When I was in Ushuaia (in December 2013) I also went on a standard city sightseeing tour in a London double-decker bus (but painted blue!). I normally shun such mainstream bus tours, but it was included in my programme by the company I used for organizing the Latin America leg of my trip, so I went along ... and I must admit it was quite enjoyable! The greatest advantage offered by the tour was the fact that it went across the causeway to the Aeroclub Ushuaia from where the best panoramic views of the city and its mountainous backdrop are to be had. As it would otherwise have involved a rather unpleasant walk to get there on foot from the city, the tour was worth it for this alone. It also included all the major landmarks in the city and came with an informative narrative about Ushuaia's history and pointed out the significance of some odd buildings such as the cultural centre at the western end of the city centre. Its chapel-like style is apparently the work of the Croatian immigrant who built it.  
  
Another very touristy attraction offered in the vicinity of the city is a ride on the narrow-gauge railway line that was originally built by the convicts of the "presidio" (see maritime museum). It is famous as the southernmost train line in the world and is marketed these days as El Tren del Fin del Mundo, riding part of the historic line within the Tierra del Fuego National Park. The departure station is a few miles out of town so you'll need some form of transfer (by taxi or bus – some packages include this). It is a very touristy affair – and more for those into the romance of steam trains – though it does go through some splendid scenery. It's not cheap: a regular ticket costs in the region of 25-30 EUR plus the ca. 10 EUR National Park entry fee. First class, premium or VIP special packages that include dinner on board the train are much dearer still (up to ca. 90 EUR per person). 
  
In winter you can even go skiing here – but at the (summer) time I was there the ski slope above the city was green with grass. I was also told that snowfall had been insufficient in the past couple of years so that the slope had not been used in a while. But I have no way of knowing whether that's correct. There are certainly several functional ski runs in the surrounding mountains in any case.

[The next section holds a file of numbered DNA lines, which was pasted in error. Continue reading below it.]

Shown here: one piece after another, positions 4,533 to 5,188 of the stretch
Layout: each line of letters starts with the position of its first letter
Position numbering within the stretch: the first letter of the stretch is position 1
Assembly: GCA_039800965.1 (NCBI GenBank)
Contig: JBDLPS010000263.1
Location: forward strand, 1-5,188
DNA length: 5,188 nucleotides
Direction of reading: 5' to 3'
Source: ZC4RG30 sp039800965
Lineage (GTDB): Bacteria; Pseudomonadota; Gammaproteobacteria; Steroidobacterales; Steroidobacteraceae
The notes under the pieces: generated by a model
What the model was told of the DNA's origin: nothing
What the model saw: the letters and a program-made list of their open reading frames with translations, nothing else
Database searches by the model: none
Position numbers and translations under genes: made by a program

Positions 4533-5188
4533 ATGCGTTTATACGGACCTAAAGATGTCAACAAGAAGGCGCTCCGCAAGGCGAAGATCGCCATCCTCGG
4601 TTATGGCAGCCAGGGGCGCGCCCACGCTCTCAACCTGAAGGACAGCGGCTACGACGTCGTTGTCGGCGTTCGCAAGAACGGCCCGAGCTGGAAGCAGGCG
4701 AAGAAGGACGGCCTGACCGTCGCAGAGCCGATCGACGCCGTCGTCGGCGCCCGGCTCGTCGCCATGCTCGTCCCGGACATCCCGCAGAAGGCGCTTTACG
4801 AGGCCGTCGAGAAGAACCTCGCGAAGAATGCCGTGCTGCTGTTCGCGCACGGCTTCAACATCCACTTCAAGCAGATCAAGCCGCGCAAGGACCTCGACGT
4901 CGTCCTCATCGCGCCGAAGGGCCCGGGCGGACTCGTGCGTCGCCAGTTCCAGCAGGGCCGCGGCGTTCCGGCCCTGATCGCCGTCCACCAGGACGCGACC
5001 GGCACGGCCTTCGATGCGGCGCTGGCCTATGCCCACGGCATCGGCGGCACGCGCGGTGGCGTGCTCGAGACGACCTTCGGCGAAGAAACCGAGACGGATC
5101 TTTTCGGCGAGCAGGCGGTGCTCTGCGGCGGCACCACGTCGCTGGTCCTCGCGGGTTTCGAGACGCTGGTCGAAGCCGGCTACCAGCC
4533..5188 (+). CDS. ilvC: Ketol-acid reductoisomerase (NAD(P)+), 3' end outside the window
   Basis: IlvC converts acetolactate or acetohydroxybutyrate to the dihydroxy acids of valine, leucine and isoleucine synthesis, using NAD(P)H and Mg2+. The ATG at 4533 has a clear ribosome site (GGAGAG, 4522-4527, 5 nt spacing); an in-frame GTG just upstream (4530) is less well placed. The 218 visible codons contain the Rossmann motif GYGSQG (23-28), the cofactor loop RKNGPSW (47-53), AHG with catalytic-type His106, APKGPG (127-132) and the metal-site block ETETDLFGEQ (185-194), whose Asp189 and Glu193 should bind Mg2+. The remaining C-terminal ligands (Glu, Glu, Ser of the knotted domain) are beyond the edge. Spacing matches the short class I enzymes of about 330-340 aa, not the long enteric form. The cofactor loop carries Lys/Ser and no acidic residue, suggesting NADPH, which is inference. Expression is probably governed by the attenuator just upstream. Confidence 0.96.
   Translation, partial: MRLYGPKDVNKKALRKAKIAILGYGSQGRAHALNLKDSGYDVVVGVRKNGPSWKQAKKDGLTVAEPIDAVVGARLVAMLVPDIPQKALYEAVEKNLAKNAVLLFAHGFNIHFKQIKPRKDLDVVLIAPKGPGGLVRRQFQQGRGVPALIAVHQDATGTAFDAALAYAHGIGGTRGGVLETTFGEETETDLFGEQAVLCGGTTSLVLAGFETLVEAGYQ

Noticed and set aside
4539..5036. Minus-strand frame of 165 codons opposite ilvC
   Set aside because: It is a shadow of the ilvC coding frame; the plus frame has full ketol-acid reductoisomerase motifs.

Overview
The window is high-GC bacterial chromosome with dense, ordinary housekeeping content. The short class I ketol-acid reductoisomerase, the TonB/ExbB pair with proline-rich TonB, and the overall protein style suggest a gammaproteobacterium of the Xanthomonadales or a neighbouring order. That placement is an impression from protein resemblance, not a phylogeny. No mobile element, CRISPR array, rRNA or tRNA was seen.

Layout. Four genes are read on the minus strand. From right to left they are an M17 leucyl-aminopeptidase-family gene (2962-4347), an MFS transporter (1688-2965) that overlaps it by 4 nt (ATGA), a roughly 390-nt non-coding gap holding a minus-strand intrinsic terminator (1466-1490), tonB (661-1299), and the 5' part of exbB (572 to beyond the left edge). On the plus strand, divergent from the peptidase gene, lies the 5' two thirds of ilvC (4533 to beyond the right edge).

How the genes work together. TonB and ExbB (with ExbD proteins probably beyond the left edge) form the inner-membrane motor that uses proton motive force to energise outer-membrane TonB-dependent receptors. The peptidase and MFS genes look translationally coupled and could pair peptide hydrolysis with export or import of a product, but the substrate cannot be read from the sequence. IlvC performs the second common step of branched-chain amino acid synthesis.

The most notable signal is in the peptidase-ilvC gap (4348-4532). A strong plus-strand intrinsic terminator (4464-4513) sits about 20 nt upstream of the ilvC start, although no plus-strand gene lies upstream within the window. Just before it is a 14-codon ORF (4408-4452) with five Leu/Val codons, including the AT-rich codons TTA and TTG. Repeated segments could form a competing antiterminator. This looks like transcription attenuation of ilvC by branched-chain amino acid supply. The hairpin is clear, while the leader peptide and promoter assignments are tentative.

Further afield: those who love the great outdoors in rugged terrain are well catered for in these remote parts. There are plenty of hiking opportunities of all levels of strenuousness. Tierra del Fuego National Park (see above) is obviously a prime area for this.
  
Easier are organized excursions to the remote estancias (sheep farms) such as Estancia Harberton further east (it was the former home of Thomas Bridges – see above). And so are the many tourist boat tours offered from Ushuaia harbour. The latter include trips to glaciers as well as wildlife spots such as Isla de los Lobos, where southern sea lions can be seen. Bird watchers can go and see nesting colonies of cormorants and other seabirds as well as penguins. 
  
And finally you can also go on cruises locally on the Chilean Mare Australis and Via Australis (expensive and booked out early) or try to get a last-minute ticket on one of the cruises to Antarctica. Don't expect prices to drop to anything approaching "cheap", though. It will still set you back several thousands (it's rare to go below 2500-3000 EUR for a ca. 10-day voyage even at literally the last minute).